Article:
How To Be A Successful Cartoonist

by Curtoons

Is Writing Harder Than Drawing?

I saw this question pop up in my stats from a question posed on Google. I thought I would take a quick moment to answer it since it may be one of the lost secrets to getting a cartoon published and becoming a successful cartoonist.

In the business of gag cartoons, syndicated strips, greeting cards and comic books I would say that writing is easily the hardest part of becoming successful. A successful cartoon is comparable to a television sitcom in that the writing makes the show funny while the acting only compliments it.

The same is true in cartooning. Cartoonists that can draw are becoming a dime a dozen, especially online. If you’ve noticed in the past several years, many of the most popular cartoons weren’t actually drawn very well but the writing was exceptional. Once you’ve learned how to draw a character or object it’s just a matter of repetition. You don’t have to learn to redraw every cartoon or strip. The hard part comes in when you have to make each cartoon or strip funny.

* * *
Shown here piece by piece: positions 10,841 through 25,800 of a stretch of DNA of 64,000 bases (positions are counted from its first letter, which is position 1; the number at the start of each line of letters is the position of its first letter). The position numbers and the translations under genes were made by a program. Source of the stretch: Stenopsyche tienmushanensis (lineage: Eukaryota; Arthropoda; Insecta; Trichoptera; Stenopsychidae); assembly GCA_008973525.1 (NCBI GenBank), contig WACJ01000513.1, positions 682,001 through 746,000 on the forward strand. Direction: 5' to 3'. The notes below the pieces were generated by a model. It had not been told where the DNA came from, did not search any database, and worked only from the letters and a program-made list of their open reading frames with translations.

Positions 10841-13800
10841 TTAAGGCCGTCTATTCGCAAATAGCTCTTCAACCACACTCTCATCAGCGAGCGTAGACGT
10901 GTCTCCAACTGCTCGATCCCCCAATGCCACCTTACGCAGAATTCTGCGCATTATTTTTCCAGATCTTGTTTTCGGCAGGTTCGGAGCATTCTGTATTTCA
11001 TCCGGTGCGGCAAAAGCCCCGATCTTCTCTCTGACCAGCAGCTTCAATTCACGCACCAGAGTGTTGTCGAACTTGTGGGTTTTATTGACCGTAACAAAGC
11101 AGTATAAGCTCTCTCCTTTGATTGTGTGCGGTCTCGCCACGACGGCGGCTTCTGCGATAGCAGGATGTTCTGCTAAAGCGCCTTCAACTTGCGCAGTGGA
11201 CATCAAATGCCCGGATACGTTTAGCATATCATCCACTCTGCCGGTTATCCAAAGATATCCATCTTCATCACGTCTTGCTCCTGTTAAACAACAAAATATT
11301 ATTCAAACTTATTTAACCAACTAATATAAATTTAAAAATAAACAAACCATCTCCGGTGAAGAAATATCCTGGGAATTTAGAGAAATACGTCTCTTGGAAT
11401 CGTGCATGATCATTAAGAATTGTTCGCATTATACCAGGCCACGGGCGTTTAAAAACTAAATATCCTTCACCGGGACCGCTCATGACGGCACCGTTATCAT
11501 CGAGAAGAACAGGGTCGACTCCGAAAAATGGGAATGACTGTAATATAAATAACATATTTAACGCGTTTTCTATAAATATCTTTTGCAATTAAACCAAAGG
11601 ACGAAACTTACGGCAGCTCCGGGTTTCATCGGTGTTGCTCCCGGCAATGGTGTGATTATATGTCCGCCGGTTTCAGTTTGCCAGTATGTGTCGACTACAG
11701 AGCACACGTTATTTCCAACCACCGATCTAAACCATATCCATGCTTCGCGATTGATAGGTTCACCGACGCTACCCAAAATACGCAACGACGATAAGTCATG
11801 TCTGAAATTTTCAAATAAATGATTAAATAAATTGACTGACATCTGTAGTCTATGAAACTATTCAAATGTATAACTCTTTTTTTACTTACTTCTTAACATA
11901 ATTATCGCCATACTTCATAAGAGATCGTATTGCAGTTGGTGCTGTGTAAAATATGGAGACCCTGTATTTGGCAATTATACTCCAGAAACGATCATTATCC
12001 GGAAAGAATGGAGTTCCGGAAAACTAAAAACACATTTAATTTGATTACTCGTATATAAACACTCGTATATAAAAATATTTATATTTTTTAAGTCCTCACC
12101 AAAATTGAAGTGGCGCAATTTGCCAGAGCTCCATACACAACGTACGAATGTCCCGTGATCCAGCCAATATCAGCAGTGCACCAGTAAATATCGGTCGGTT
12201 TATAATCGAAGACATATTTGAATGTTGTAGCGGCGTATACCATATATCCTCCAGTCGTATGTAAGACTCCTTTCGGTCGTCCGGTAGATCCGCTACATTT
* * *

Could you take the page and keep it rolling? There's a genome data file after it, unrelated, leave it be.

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Magazines and syndicates see hundreds of thousands of cartoon submissions a year and yet only a very slim few every get published. Why do those special cartoons get published? Because of the writing. The humor is funny or the angle of the cartoon strikes a nerve with a large portion of society. Continuing to keep things funny and strike a nerve is a daunting task.

So, if you’ve ever wondered why your super cool cartoons, strips and characters are not getting published you might need to take a look at the writing. I’m almost 100% positive that a very well written cartoon or strip with poor drawings would ultimately get published before a well drawn strip with poor writing. Bad drawing can be improved and fixed, poor writing cannot.

Think about the old guy on a deserted island gag cartoon. Pretty much every cartoonist worth his weight can draw this cartoon, a guy, an island, water, a palm tree. Why don’t magazines publish every deserted island cartoon? Because they’re not all funny. And funny is in the writing.

I guess the moral to this story is that unless you are strictly an illustrator or graphic designer you had better brush up on your writing skills if you want to compete in today’s cartoon market. Spend as much time writing as you do drawing and see if your results don’t improve.

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